Tag Archive: service


Don’t get me wrong…Anticipation can be a good thing, but, as with everything, it must be treated as a calculated risk.

I often think of the long lines that form outside of Apple stores before the release of the latest and greatest iDevice.

Once the doors open, two things are guaranteed to follow in a very short time:

  1. Apple is going to make a lot of money in a very short time.
  2. The internet is about to be abuzz with news links and blogs detailing the disappointments experienced with the new device (What do you mean the maps aren’t accurate?!?!).

It seems like, once some people get their hands on the newest iDevice, they focus their entire energy on finding every flaw with it.

Now, this may be an extreme example, but it is played out everyday (albeit, on a much smaller scale) whether you realize it or not:

It starts with the first add or the first media leak…basically the first time someone hears about a new service or device: they start dreaming about it. 

The danger in dreaming is that people start to imagine their use of the device or service. They start ‘dreaming-in’ features that may not exist, they start ‘dreaming-in’ applications for which the actual device/service may not be acceptable, and they may even ‘dream-in’ a level of usability that the device/ service may not have yet achieved.

When they receive or experience the new device/service, it is already under scrutiny: being compared against the perception that the individual has had ample time  to bake up in their minds.

There is a reason that unexpected gifts make us happier than expected ones (When you get an unexpected bonus you are happy and surprised; when you are expecting a certain dollar amount, you just get upset at how much the government takes away from it and lose focus of the extra money you have received).

So, if your goal is to make a lot of money in a short time (like a new movie), you can use audience anticipation as a great tool to achieve your goals, but, if you want to avoid criticism (or focus on maintaining a lasting seller-customer relationship), you must approach anticipation more delicately (ensure product/service features are explicitly laid out to prevent ‘over-dreaming’, etc.).

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So, I have this dorky little hobby where I like to send companies my feedback on their products and suggest improvements. Now, I work at a large company, so I know that the process to implement a change is quite large and that customer feedback/suggestions rarely makes it back to the folks who are actually in charge of the product design (which is a larger problem entirely).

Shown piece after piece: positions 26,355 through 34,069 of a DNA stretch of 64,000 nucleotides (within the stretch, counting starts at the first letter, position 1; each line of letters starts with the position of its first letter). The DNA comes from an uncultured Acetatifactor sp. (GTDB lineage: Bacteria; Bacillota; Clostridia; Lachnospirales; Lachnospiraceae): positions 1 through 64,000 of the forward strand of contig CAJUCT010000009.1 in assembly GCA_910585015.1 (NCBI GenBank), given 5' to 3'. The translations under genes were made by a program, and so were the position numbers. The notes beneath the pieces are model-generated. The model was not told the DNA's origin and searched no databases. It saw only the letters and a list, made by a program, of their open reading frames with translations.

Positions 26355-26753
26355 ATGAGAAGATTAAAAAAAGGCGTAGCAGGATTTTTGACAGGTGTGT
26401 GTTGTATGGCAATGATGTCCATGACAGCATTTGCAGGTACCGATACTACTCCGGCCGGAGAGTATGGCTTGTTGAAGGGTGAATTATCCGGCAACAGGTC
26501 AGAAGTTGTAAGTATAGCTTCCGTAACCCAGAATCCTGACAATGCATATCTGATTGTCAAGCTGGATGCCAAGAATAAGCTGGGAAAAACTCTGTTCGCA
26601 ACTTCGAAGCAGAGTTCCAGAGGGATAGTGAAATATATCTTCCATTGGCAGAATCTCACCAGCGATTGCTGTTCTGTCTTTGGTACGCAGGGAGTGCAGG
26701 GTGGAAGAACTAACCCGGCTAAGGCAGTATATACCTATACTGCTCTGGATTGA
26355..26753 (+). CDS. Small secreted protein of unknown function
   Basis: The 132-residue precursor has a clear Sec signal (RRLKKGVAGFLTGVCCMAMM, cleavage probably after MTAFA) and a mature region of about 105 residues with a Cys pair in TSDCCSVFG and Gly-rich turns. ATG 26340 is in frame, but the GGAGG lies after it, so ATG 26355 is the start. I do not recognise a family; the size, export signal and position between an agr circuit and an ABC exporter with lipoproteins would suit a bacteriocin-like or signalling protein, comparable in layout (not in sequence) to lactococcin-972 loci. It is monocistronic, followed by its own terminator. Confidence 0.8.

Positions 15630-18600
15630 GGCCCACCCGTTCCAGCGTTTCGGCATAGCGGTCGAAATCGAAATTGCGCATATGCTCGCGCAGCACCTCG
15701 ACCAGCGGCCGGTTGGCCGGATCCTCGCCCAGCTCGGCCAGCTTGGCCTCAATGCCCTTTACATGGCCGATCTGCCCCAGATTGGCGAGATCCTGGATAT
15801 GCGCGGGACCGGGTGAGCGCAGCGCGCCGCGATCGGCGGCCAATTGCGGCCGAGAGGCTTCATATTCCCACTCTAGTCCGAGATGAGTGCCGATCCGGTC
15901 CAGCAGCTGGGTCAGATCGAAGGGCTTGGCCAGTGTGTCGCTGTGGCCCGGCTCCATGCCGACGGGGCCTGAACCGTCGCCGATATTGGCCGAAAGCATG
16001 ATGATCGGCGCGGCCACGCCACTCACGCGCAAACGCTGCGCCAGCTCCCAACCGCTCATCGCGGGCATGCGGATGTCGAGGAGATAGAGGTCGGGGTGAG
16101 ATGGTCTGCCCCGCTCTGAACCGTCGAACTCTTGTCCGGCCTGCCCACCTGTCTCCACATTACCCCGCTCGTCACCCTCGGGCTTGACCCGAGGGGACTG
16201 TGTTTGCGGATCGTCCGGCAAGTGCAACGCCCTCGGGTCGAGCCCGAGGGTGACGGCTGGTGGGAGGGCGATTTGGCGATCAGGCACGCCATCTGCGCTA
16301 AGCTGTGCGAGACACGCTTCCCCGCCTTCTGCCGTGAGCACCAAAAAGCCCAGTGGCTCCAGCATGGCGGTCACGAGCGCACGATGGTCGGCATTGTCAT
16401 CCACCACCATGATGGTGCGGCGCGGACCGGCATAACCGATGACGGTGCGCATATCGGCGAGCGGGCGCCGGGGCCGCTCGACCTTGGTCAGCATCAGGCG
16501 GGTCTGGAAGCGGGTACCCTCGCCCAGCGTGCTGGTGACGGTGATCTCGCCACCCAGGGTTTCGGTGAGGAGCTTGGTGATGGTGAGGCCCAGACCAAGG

I really don’t expect any changes because of my comments, but I am really curious to see what the company does with my suggestions and what feedback I get.

That being said, I had a suggestion for Panasonic, so I went to their “contact us” page to submit my suggestion.

First of all, it’s buried under “Product Support” option, which makes me feel like I have to have a defective product in order to write to them…not really conducive to sharing ideas!

Next, I came to this screen:

Now, I really don’t like these forms. I’d much rather send an e-mail from my personal e-mail account (I’m already familiar with how my e-mail system is set up, and, at the very least, then I have a copy for my records), but I understand why they do it this way (so they are sure they have all of the necessary information to respond appropriately). So I guess I have to live with what they give me.

Again, though, I have to select from “I have the product [and have issues]” and “I don’t have the product [but I want more information]”. They really must not want my input/ideas!!!

The biggest pet peeve on this site is the 600 word limit. Right from the start it makes me feel like I’m not worthy of their time (I’m only worthy of 600 words worth of their time, anyway). If I was already mad because my microwave burned down my house (hypothetical, of course), I’d be even more mad that you think I’m only worth 600 words!!! Yes, removing this would mean you’d get some long e-mails, but I think you would be providing better customer service by not making your customers feel unworthy to share their thoughts/issues with you!

Finally, I received an automatic response e-mail saying that they’d respond to me within one business day; I received this e-mail over a month ago, and I have yet to receive a response (not even a “Thanks, but no thanks!”). Yet another lesson in “Don’t promise what you can’t deliver every single time”.

Panasonic: Wag of the Finger to you.